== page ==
I don’t even know where to begin. I adore my wife. She’s real and has such passion for writing and telling good stories. Sometimes I just grimace, wince, and laugh all at once when I read the things she writes. I often wonder how our family can seem so normal and like such a calamity all at once.
Well, I was reminded that this is OUR normal. I took all three kids shopping Sunday evening to Marshall’s, so they could get their mom something for Christmas. Yes, I took the three year old. After all, I said to myself, “Kristen does it all the time.”
As we started down the road, we went over our list of possible presents: pajamas or clothes. Before we ever make it to the store, there is a full blown fight over name calling. Mediation and apologies.
At the store there is much disappointment. The p.j.’s are picked over. We cover the pajama aisle at least seven times, because I am a man, and I am thorough. Nothing. Plan A is ruined and I don’t really have a plan B because I was sure we could find a cute set of long sleeve p.j.’s with pants.
Okay, let’s look at clothing. Same story second chapter. Nothing. During this time the three year old has gone from the front of the cart, to the main part of the cart, to underneath the cart on her tummy. Now I’m pushing her around the store as she lays in the bottom of the cart with her feet dragging out the front.
We head over to the Petites and after another thirty minutes, finally pick something out. Did I mention that we were on a $25 budget? Doable for sure, but takes some work.
Oh, hold on, the three year old is crying because her feet are stuck in the bottom grid of the cart. As I’m getting everything fixed, “Honey do you need to go to the bathroom? It really stinks down here?” “No daddy.” Two minutes later in a very loud laughing voice for the whole store to hear, “Daddy, I tooted again.”
How does Kristen do this? We have to get out of this store.
My exasperated son is elated that we are finally going home. My oldest daughter is happy with our choice. No surprise the line has at least eighteen people in it, but it is moving very fast. I concentrated on keeping six hands from picking up everything for sale in the register line.
My oldest pipes up and let’s me know that the three year old’s pocket are filled with the little tags that go on the hangers to tell you what size you are grabbing. I inform said three year old that this is stealing and she has to put them down. “No daddy.” I take them from her and she begins to scream. I give in. Because I know how to pick my battles. And, I chose thievery.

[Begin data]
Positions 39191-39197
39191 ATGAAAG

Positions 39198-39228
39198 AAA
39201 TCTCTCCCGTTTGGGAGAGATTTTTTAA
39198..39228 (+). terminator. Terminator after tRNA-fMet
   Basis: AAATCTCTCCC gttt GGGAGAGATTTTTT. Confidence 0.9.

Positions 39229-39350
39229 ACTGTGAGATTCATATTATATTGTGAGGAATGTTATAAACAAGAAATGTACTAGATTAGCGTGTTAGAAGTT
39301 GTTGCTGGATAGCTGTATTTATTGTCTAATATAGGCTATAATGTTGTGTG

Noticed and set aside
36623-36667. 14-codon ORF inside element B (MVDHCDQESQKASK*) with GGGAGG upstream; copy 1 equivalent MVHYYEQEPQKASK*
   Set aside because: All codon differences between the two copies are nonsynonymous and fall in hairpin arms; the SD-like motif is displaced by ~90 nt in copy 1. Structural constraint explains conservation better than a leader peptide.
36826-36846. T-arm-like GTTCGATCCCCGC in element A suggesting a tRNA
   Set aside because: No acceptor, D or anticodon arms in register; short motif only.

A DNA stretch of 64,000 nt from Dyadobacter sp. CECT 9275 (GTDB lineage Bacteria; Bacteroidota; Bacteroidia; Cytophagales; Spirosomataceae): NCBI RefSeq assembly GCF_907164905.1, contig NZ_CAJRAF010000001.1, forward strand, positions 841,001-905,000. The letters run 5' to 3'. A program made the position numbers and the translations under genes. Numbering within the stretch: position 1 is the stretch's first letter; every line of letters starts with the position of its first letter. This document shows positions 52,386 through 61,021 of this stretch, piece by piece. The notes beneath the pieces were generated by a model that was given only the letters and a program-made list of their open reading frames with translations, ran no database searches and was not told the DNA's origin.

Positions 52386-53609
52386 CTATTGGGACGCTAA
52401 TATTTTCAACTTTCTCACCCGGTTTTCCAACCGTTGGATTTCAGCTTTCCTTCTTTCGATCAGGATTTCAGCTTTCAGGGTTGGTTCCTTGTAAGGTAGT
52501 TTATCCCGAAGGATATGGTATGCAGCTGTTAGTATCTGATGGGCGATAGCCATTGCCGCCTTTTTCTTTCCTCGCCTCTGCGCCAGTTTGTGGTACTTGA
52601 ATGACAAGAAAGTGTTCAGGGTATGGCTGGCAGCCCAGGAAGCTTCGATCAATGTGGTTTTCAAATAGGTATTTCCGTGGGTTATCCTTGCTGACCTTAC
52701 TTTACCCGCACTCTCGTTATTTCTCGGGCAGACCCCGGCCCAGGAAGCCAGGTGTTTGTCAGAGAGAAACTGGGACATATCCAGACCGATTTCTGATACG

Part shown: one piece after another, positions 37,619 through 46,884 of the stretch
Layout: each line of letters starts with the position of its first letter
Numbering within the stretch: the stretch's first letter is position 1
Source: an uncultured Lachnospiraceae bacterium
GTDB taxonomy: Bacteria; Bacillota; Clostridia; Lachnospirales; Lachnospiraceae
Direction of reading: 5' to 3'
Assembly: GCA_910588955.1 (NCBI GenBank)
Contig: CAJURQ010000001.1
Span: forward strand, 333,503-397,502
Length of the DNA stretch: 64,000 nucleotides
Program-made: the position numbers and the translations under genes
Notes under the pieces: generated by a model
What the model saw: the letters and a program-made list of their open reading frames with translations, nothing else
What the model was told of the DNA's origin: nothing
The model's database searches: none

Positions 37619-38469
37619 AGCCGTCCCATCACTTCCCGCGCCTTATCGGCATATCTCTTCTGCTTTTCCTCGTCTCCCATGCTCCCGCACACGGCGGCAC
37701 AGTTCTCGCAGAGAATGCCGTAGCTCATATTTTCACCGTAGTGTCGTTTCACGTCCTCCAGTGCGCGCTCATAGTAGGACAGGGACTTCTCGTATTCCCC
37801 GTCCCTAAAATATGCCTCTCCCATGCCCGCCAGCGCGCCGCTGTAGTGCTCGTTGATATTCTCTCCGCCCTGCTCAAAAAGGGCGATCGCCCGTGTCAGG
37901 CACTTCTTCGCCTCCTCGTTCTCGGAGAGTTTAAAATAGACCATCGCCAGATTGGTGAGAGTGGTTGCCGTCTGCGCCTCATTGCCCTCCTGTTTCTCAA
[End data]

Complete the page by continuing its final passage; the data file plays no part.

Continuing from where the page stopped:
The line moves forward. We are in front of the coke refrigerator and everyone is thirsty. I grab a coke zero to share; open it up and hand it to the three year old. As she is drinking (okay shoot me. I gave a three year old a carbonated beverage. I was desperate, ladies) I stealthily take the hanger tags out of her jacket pockets and place them on a shelf.
“Register five is open.” We make our way to the register as the soda gets passed between the four of us. I forget I have children with me (yeah – total dad mistake) and start paying for the purchase. I vaguely remember telling the three year old she can hold the closed coke bottle, as spray begins pouring over me, the counter, the other two kids and the floor. She was still shaking it when I took it away from her.
I’m embarrassed and laughing at the irony of being THAT family once again. After cleaning up the floor with paper towels and washing it down with a spray bottle, we finally make it out the door.
My nine year old looked at me, “Dad, I just wanted to drift away because that was so embarrassing.” Me too. I shuffle everyone to the car, ready to get home.
We were supposed to make one more stop, but I wasn’t ready for round two.
Now, I know why my wife encouraged me to take all the kids shopping for her gift.
An hour alone was really the gift she wanted all along!
Lucky her, she got two [hours]!